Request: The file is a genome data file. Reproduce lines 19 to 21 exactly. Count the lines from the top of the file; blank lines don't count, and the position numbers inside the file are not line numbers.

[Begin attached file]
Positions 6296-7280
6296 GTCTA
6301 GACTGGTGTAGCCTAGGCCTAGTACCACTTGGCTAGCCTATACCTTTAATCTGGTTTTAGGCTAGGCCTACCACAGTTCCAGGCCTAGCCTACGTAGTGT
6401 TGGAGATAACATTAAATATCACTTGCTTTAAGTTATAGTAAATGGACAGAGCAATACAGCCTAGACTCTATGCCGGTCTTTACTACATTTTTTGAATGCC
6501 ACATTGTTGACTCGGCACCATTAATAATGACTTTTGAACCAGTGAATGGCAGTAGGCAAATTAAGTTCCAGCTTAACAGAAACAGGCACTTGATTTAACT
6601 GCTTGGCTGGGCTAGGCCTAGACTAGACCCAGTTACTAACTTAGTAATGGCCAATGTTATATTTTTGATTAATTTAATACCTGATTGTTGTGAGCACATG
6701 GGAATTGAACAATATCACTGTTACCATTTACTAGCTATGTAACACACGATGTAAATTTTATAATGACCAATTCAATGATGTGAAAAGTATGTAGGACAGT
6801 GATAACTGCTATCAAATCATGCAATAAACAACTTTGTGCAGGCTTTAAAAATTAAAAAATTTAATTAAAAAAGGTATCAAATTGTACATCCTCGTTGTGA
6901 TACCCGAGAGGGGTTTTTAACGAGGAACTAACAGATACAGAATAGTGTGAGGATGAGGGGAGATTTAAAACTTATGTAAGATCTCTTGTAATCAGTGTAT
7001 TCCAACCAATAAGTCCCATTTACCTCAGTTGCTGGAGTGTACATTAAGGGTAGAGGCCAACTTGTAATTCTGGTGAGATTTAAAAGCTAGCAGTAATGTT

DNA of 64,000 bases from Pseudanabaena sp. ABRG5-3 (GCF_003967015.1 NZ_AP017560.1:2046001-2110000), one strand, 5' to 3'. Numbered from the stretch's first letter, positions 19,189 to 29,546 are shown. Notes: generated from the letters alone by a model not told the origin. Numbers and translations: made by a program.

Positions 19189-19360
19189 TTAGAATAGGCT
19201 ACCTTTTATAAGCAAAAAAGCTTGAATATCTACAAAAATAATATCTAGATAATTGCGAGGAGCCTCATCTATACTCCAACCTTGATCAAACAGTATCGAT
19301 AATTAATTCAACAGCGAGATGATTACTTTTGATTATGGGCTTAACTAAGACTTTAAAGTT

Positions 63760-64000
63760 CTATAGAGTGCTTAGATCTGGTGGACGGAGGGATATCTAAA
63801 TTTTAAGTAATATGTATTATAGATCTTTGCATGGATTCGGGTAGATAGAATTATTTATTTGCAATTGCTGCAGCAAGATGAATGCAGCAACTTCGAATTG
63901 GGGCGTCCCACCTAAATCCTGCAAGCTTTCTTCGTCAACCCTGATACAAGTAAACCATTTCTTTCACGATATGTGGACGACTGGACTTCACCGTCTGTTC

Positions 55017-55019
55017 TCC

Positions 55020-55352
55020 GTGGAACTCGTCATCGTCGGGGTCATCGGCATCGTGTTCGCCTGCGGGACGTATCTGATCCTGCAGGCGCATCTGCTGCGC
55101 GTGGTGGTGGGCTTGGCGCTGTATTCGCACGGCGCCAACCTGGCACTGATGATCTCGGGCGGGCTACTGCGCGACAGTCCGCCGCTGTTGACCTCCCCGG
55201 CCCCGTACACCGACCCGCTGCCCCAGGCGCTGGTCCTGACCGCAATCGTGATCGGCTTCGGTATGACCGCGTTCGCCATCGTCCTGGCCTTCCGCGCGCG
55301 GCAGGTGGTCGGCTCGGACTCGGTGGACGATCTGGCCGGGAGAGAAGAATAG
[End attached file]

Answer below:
63901 GGGCGTCCCACCTAAATCCTGCAAGCTTTCTTCGTCAACCCTGATACAAGTAAACCATTTCTTTCACGATATGTGGACGACTGGACTTCACCGTCTGTTC

Positions 55017-55019
55017 TCC